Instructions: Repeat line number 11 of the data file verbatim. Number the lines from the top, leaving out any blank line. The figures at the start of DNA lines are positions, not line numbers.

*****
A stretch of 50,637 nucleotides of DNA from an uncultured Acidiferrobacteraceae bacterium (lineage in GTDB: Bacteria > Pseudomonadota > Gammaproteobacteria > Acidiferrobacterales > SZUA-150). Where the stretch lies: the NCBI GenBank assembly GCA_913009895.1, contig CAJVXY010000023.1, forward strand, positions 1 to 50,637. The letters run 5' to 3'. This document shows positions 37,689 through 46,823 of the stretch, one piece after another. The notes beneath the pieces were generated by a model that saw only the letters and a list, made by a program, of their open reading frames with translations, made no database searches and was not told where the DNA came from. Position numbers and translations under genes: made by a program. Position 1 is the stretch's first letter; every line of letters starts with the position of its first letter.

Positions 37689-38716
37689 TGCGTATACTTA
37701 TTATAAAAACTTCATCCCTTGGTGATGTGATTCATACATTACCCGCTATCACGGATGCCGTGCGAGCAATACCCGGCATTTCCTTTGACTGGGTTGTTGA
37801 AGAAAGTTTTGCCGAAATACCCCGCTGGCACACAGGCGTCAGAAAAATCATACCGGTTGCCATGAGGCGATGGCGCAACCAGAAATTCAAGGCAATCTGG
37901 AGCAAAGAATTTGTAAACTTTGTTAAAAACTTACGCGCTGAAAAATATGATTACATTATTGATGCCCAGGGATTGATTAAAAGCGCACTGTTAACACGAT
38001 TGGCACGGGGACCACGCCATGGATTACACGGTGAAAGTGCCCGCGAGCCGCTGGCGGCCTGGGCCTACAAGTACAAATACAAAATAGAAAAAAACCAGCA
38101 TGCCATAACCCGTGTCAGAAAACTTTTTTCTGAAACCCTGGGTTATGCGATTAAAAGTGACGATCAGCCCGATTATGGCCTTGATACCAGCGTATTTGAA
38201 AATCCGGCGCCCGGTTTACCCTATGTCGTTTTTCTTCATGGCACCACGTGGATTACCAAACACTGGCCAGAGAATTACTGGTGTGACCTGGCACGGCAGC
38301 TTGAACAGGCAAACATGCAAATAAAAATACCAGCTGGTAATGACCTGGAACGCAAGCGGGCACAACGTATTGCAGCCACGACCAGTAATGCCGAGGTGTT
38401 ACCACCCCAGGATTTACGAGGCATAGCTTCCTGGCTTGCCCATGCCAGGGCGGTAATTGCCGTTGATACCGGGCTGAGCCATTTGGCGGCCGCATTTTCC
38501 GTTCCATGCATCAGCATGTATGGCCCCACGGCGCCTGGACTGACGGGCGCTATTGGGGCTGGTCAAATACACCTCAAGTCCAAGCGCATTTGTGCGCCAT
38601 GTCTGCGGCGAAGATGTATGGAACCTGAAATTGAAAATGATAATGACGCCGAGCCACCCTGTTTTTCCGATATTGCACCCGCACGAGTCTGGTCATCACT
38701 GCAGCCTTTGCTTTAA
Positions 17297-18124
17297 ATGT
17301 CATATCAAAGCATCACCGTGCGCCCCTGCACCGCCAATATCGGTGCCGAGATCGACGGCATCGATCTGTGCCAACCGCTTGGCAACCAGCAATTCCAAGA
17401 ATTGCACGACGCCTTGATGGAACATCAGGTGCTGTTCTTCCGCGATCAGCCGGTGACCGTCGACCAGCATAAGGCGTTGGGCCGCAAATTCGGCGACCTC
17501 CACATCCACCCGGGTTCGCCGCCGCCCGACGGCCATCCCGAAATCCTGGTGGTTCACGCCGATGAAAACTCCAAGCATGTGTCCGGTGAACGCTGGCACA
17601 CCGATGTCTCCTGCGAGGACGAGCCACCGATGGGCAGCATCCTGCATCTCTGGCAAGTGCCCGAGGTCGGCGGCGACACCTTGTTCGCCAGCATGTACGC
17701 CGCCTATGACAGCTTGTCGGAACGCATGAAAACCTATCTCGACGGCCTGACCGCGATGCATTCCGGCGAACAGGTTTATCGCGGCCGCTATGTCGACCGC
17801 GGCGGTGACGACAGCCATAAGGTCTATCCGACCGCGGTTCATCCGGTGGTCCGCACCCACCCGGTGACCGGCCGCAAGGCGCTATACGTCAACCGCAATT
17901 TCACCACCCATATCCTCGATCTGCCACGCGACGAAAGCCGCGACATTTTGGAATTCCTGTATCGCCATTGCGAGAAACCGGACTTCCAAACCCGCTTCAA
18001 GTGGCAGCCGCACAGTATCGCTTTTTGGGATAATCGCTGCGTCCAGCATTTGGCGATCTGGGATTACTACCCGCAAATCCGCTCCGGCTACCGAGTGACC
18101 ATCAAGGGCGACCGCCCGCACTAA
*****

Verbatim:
38401 ACCACCCCAGGATTTACGAGGCATAGCTTCCTGGCTTGCCCATGCCAGGGCGGTAATTGCCGTTGATACCGGGCTGAGCCATTTGGCGGCCGCATTTTCC